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The Effects Of pH On The Plasma Membrane And Betacyanin Absorbance In Beet Roots

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When looking at Beetroots the effects of pH can be seen through the pigment of Betacyanin stored within the cell membrane by testing absorbance of the pigment released in a solution due to effects pH has on the permeability of the membrane. The solutions applied to the cells roots leads the cells to become disrupted causing an open membrane which allows the leakage of betacyanin because it diffuses itself into the cell membrane creating distortion and leakage of pigment once stored inside. Upon research, the proposal that pH inside the optimal range for beetroots will be higher than those outside did show significant with experimentation.


The plasma membrane of the cell is semi-permeable, meaning it allows certain substances to pass through, but not all. The root cells of plants are a key regulator factor of water transportation when looking at the movement through the entire plant. Depending on the environmental conditions and the plant–water balance, plants can modify the relative contributions of apoplastic (the space outside of the plasma membrane which materials can diffuse freely) and cell-to-cell pathways of water flow across roots to adjust the overall hydraulic conductivity (ability of the material to transit fluid through pore spaces and fractures in the presence of an applied hydraulic gradient). Aquaporins are essential in the cell-to-cell pathway as their presence allows not only higher water permeability but also control and regulation of water flow producing a fine control of hydraulic conductivity, which are highly sensitive to pH.

Plasma membrane vesicles isolated by two-phase partitioning from the storage root of Beta vulgaris show atypically high-water permeability that is equivalent only to those reported for active aquaporins in tonoplast or animal red cells (Alleva et al. 2006).However, this method may be disrupted when a toxic substance attempts to diffuse itself into the cell, thus allowing other materials to leak out and overall, altering the permeability of the cell. A prime example of such substances would be ethanol, which can distort the plasma membrane, and consequently, make it more fluid. It has been proposed that alcohols are physiologically active because they can penetrate the phospholipids (class of lipids that are a major component of all cell membranes) of the membranes (Grunwald 1968). The addition of alcohol results in a dehydration of the membrane, which leads to an open membrane configuration and, in turn, to a betacyanin efflux (Grunwald 1968). In a previous tested experiment, we were able to test a toxic substance theory by placing a beet cube in 50% ethanol solution, and measuring the absorbance of betacyanin, which is a non-toxic food colorant found in beets. Betacyanin is a pigment belonging to the family of pigments known as betalains that are water soluble alkaloids found in beetroots and it withholds high concentrations of it within the plant (Dini 2019).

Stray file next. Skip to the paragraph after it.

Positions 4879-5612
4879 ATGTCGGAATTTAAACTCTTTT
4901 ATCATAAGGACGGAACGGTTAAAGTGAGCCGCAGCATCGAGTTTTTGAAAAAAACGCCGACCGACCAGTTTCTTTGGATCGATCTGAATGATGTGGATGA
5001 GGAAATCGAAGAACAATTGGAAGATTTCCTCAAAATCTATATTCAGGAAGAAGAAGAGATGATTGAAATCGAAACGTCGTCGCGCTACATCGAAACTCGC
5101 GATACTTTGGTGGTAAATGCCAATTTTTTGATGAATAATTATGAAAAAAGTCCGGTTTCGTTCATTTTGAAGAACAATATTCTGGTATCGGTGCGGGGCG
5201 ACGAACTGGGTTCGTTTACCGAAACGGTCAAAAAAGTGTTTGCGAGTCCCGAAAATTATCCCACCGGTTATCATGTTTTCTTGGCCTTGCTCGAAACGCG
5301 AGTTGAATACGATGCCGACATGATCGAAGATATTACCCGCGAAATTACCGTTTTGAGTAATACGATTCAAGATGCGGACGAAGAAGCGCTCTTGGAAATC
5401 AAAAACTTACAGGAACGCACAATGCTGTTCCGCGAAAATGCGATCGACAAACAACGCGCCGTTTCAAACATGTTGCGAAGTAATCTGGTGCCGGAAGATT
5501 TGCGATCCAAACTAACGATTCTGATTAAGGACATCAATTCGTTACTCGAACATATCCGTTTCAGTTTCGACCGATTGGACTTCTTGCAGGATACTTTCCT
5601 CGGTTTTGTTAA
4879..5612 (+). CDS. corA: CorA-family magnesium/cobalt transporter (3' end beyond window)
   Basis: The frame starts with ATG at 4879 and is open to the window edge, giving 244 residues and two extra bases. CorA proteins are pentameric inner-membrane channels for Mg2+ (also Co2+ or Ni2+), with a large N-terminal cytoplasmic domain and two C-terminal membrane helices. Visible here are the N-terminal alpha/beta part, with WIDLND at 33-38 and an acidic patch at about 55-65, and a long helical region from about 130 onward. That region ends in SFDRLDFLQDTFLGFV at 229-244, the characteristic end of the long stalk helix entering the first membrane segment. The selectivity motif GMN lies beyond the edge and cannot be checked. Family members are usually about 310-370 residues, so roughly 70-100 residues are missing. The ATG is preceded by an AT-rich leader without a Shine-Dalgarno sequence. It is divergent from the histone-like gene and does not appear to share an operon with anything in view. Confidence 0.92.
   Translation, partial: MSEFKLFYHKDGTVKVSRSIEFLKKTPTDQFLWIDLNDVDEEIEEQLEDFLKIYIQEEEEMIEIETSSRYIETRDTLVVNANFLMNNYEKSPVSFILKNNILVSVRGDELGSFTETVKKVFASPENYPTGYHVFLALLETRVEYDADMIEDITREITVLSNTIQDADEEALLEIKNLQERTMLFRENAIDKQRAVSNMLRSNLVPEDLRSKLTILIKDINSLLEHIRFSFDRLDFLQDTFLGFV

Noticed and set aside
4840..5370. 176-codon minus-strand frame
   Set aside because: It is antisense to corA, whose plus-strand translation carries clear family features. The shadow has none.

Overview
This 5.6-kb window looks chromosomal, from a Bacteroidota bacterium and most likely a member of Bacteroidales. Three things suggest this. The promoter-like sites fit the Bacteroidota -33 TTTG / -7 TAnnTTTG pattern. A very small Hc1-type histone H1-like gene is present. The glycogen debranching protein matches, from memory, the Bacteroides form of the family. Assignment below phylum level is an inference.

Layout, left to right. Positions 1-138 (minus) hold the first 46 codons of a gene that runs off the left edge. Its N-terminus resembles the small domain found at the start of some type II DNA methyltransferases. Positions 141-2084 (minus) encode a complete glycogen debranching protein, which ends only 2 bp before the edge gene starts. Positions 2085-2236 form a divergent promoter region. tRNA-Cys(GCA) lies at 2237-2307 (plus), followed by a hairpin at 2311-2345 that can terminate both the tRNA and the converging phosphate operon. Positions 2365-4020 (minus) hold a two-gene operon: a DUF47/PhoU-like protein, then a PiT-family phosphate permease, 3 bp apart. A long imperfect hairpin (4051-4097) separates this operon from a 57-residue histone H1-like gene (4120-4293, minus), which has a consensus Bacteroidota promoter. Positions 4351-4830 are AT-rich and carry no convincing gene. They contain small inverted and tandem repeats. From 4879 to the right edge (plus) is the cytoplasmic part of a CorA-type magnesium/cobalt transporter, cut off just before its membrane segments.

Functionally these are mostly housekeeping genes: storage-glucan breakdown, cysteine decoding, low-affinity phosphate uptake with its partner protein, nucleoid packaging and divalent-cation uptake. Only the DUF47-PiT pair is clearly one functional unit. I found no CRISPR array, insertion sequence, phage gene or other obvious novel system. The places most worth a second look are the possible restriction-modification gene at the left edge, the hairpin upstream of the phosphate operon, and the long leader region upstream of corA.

Through testing we learned a 50% ethanol solution is strong enough to make membranes leaky because absorbance reading was taken at 2-minute intervals and were able to observe the absorbance increase of betacyanin in 50% ethanol due to the readings on a spectrometer. We were also able to observe the absorbance increase due to the color change of ethanol by way of the diffusion of the betacyanin. For our individual investigation, we decided to take it a step further and look at what effect would adding different pH solutions to 50% ethanol have on the absorbance readings of betacyanin found in beet roots? Our reason for being interested in the Ph effect is Water transport in purified plant membrane vesicles was also reversibly blocked by H+ in a study done on Arabidopsis (small flowering plant related to cabbage) (Gerbeau et al. 2002). The H+ contribute to a membrane‐delimited switch from active to inactive water channels that may allow coupling of water transport to cell signaling and metabolism (Gerbeau et al. 2002). When looking at Beetroots the stability of betanin depends directly on its pH, which ranges from 3 to 7, with the optimum pH being between 4 and 5 (Antigo et al. 2017). In other research it was concluded that color intensity was strongly dependent on the pH (Cejundo et al. 2016). That being said, our hypothesis is that if we add various pH levels to a solution of 50% ethanol, then the absorbance readings will be higher for pH solutions in the optimal range of beetroots because values higher and lower of the optimal pH cause the membrane to become less effective until it reaches the point where it becomes denatured. At the point of denaturation, the membrane is no longer able to control what travels within the cell.